This Yosemite Bears page and the mountain lion, mule deer and coyote pages on this site are borrowed from "Furry Friends Of Yosemite" a fun and informational activity book for your family.
The Furry Friends Book is available from us by clicking here, or as a Kindle EBook from Amazon.
The black bear, is not always black in color. Just as
people have hair of different colors, so does Yosemite's bear. They are most often
brown, but many are actually black. Some are the color of straw
and are then referred to as "cinnamon". This bear is a species that is widespread
throughout the Sierra.
Now that the Grizzly is gone, they are the largest fur-bearing mammal amongst the animals of Yosemite. They usually weigh between 200 and 300 pounds, but some have been known to weigh as much as 500 pounds!
Usually traveling with a clumsy, plodding walk, when alarmed or angry
they are surprisingly fast. Their tracks are easily recognized and are
very distinctive in appearance. Unlike the mule deer, coyote or mountain lion, the front paws leave different tracks from their back ones.
Yosemite's black bear is a good climbers and often scramble up a nearby tree when they are frightened. Instead of coming down head-first, they always back down. Their hearing and sense of smell are good, but their eyesight is poor.
These are BIG animals...so big that they have no natural enemies; of course they learn to avoid skunks and porcupines. Once in a while a young cub who doesn't know better gets a nose full of porcupine quills. It is a tough and painful lesson for him, but is one he will never forget!
They are omnivorous, which means that they eat almost anything, and they seem to always be hungry. They eat many kinds of plants and animals but seldom kill for themselves. Most of the meat they eat is found, having been killed by other Yosemite wildlife. Sometimes one will develop a taste for livestock but fortunately this happens very rarely.
Animals have their own highways, and the forest floor is covered with paths made by different creatures as they carry on their daily lives. You may have trouble finding a mouse trail but a bear trail is hard to miss. In many places the shuffling of their feet has actually worn a path deep into the ground.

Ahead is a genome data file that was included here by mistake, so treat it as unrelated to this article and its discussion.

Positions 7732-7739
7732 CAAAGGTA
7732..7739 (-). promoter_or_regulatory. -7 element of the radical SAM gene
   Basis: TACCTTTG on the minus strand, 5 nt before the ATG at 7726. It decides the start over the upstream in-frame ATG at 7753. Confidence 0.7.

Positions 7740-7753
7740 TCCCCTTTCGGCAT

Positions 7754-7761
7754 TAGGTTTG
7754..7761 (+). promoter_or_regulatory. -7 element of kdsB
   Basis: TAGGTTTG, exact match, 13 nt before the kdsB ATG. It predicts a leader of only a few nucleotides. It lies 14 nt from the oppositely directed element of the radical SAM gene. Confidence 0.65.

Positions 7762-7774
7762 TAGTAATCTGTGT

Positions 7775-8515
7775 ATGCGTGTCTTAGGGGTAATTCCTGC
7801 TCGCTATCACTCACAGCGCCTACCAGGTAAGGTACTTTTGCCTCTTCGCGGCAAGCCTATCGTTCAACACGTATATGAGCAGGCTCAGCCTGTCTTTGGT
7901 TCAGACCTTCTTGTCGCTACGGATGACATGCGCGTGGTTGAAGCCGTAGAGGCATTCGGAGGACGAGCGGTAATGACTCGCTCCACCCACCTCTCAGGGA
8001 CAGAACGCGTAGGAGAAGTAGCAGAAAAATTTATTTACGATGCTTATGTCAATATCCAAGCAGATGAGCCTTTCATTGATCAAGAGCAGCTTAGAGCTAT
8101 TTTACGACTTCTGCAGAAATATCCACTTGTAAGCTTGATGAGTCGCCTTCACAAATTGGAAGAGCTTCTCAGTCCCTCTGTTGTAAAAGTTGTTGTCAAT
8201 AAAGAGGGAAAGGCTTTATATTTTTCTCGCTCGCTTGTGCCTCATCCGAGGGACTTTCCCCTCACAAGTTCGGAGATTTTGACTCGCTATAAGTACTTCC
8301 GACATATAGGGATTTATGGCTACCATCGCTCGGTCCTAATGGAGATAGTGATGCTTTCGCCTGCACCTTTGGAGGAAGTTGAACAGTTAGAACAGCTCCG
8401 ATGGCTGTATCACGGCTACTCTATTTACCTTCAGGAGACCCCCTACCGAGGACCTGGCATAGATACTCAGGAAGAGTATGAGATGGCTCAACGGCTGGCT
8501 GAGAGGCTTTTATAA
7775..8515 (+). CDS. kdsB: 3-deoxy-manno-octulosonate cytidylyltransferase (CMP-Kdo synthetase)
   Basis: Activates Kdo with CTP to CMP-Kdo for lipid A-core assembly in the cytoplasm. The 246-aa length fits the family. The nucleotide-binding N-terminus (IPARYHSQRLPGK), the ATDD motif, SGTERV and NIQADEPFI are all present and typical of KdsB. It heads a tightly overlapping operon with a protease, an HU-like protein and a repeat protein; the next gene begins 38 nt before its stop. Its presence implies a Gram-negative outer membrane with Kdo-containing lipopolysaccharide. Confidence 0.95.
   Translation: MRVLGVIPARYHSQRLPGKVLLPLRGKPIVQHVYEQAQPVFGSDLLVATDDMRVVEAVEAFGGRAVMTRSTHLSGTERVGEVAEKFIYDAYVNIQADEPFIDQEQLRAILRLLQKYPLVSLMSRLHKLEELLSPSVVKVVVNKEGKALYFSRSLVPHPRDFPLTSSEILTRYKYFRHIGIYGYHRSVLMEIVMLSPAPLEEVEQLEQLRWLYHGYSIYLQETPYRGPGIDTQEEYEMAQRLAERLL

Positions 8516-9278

Many people think that winter brings hibernation, and that the Yosemite bears sleep soundly all winter long. They don’t really.
They will have a long sleep in winter, (at least up in the cold of the higher mountains), but may be awakened easily and sometimes even come out to hunt for food. It is during the mothers long winter sleep that her young are born. She usually has two cubs although as few as one or as many as three are not uncommon.
The little ones stay safe within the den until they are about three months old. When the cubs are ready to leave, the mother watches them very carefully. At the first sign of danger she will give a barking grunt and will often chase them up the nearest tree for safety. She is strict and the cubs soon learn that they must mind or they will be spanked.
Cubs stay with their mother for the first year while she teaches them the things that they need to know. They are always best left alone and viewed from a distance, but when a mother has cubs she is especially dangerous. Since all animals are protected in our national parks, many have lost their natural fear of man. But like the mule deer they should be treated as the wild animals that they are.
Bill Berry was one of the premier wildlife artists of his time. His use of the pen and ink medium captured his subjects with a life-like realism rarely seen today.
This beautiful set of high quality prints, capture four of the larger mammals of the Sierra. Three of these, the Mountain Coyote, Mule Deer and Black Bear are quite commonly seen. The fourth, the Mountain Lion, almost never.
Each print is 11 x 14 in size and printed on heavy stock. Beautiful framed!Place your cursor over the image below and then follow the link to get your set today! (Perfect for babies room).
Click here to get your Yosemite Animal Prints Today!
“Yosemite Bears were a part of our day-to-day lives. If some mischief had been done, they were always the first suspect and most likely culprit... followed closely by the raccoons who were also trouble-makers.
One wintry evening, my family had just sat down at the dinner table looking forward to enjoying what Dad had just taken off of the barbecue, when we heard a terrible crash!
Mom was up quickly and was already in the kitchen; headed toward the darkened back porch to investigate. As her eyes adjusted to the darkness, she was just able to see the snow falling outside as she looked out through the glass in the thick back door. Something looked different, and there was something blocking her view!
As she gradually became more aware of what was outside, she was able to make out a big black mass...then two beady black eyes...then a huge furry head.
He had knocked the barbecue down and was now standing opposite Mom. His nose was pressed against the outside of the frosted glass in the door and he was peering back through at her!
To this day we are not sure which of them was most startled!
The tracks that he left in the snow after he was finished with his snack were impressive, and the biggest that we saw in our 15 years of living in Yosemite. In our family he remains 'the Bear that came to dinner'!"<Br><Br<Br>
To return to the Home Page from Yosemite Bears please click here.
The Furry Friends Activity Book
Yosemite's Mule Deer Doe and Fawn
Yosemite's Beautiful Mountain Coyote